Germany: Musical chairs at the Pirate Party congress

By Dietmar Henning
5 May 2012

The Pirate Party changed its leadership at a party congress last weekend in Neumünster. The former deputy chair Bernd Schlömer became chair, former chair Sebastian Nerz is now his deputy. Decisions on substantive matters were adjourned till the autumn for lack of time; so that the Pirates still do not have a clear statement of their central programmatic views.

Five and a half years after its foundation, the Pirate Party remains largely a blank sheet that can be filled with any political content. The party is characterised by opportunism and conservatism. Its refusal to take a clear stand on political issues—whether out of indifference, ignorance or in order to hide its true positions—makes the party a melting pot for the most diverse people and views. The media hype surrounding the Pirate Party is the main factor for its current standing at 11 percent in opinion polls.

Approximately 1,500 of the party’s presumed 24,000 members travelled to the congress in Schleswig-Holstein. The focus was the election of a new party executive. The eight candidates each were given just three minutes to introduce themselves to the assembled membership. All the candidates were then supposed to answer questions from the membership. However, delegates expressed no interest in this procedure. Instead, the candidates were asked previously submitted and randomly drawn questions. Four of the candidates did not even have to submit to this ritual.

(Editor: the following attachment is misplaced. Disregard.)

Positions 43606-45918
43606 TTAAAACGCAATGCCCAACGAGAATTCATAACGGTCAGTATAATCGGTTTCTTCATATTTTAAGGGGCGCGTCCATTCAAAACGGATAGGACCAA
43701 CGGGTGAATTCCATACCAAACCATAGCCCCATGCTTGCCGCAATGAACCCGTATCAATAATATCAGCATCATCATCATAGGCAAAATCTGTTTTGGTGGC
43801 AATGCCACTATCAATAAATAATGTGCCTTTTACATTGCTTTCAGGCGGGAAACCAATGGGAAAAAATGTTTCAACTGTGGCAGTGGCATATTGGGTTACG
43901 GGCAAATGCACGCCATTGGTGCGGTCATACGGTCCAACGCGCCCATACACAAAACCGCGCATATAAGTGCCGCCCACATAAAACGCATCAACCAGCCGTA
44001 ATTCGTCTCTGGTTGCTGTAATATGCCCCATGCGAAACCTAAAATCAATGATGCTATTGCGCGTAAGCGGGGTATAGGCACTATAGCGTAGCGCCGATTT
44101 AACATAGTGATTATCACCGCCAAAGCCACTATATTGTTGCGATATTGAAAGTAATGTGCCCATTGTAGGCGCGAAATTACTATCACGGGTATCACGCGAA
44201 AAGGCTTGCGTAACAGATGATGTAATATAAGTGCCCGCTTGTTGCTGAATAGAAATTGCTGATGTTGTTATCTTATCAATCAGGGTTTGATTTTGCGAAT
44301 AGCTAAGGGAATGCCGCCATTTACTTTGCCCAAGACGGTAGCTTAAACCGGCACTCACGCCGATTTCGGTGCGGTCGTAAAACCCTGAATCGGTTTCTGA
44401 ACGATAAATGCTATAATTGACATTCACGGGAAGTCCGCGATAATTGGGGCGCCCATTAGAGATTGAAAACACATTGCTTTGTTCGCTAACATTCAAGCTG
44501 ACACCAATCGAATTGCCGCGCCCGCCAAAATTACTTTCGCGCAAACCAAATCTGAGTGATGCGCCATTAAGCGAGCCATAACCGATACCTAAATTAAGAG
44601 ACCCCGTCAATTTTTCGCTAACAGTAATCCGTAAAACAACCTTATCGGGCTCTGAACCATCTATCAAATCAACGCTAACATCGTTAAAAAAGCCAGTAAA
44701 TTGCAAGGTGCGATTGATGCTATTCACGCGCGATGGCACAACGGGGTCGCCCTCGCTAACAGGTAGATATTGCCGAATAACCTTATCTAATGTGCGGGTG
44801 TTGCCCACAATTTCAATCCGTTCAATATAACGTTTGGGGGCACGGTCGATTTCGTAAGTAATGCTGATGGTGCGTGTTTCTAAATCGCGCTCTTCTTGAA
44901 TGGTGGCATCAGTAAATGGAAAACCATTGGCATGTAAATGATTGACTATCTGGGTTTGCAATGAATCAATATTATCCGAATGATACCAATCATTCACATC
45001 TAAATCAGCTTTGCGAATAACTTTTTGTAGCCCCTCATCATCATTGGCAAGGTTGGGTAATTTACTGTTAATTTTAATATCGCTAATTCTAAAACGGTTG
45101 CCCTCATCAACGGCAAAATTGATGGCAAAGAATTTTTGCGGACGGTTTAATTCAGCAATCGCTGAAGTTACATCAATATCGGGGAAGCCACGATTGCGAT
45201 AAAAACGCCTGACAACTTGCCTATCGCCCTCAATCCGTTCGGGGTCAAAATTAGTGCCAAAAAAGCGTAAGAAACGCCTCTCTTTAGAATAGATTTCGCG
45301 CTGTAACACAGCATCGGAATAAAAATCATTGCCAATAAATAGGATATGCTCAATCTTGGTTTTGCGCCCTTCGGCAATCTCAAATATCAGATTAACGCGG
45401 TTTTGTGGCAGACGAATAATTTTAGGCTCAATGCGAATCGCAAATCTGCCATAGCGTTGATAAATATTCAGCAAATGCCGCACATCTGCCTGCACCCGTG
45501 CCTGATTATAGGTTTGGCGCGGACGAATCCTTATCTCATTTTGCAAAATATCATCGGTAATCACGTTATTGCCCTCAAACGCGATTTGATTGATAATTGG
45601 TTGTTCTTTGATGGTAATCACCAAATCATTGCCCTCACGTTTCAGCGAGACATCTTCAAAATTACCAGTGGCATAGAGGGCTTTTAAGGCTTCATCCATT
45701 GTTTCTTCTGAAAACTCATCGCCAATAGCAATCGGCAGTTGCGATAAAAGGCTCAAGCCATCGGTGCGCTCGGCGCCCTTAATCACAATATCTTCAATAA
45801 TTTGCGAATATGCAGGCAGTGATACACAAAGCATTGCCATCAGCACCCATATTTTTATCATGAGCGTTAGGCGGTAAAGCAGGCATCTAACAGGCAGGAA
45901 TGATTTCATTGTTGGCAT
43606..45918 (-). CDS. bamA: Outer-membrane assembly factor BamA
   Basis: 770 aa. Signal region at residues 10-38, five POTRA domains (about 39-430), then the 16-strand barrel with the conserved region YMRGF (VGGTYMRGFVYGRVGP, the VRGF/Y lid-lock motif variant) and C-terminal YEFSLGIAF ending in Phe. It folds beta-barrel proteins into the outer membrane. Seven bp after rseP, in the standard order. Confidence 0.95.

Thus without much debate, Bernd Schlömer and Sebastian Nerz were able to change positions on the executive. Schlömer was supported by 67 percent and Nerz 56 of members, who were able to vote for several candidates. A serious discussion about the direction of the party was impossible under these conditions. The transparency and freedom of expression of which the Pirates boast hide political arbitrariness.

The newly elected leadership reflect this arbitrariness. There can be no talk of “young”, “unspoiled” or just “different”—all attributes that the media use to describe the Pirates. The Pirate Party is not an alternative to the existing parties. It is intended primarily to channel widespread discontent with the official parties back behind them.

The new party chair Bernd Schlömer personifies this role. He studied social sciences and criminology, the latter because he aspired to a career in law enforcement. In 1998 he arrived at the Bundeswehr (military) University in Hamburg, and since 2010 has been director of the federal Ministry of Defence. Schlömer is responsible for the management of the two armed forces universities in Hamburg and Munich, where officers are trained in the principles and ideology of the German army in addition to their specialized training.

Schlömer does not foresee any conflict of interest with his employer, the Ministry of Defence. “With us, completely normal people can take office,” he said in an interview with Spiegel Online. So someone could become party chair who is also employed in a ministry, he said. Although he is “naturally committed to loyalty and secrecy”, he sees “no problem there”. On the contrary: the Pirate Party has succeeded “in winning people to the democratic process”. This should “surely make every ministry happy”.

Apart from the fact that civil servants in government departments—and in particular the Ministry of Defence—are pledged to loyalty to the state and as a rule are subject to background checks on their political views, the Pirate Party has not yet stated its position on German participation in foreign military missions.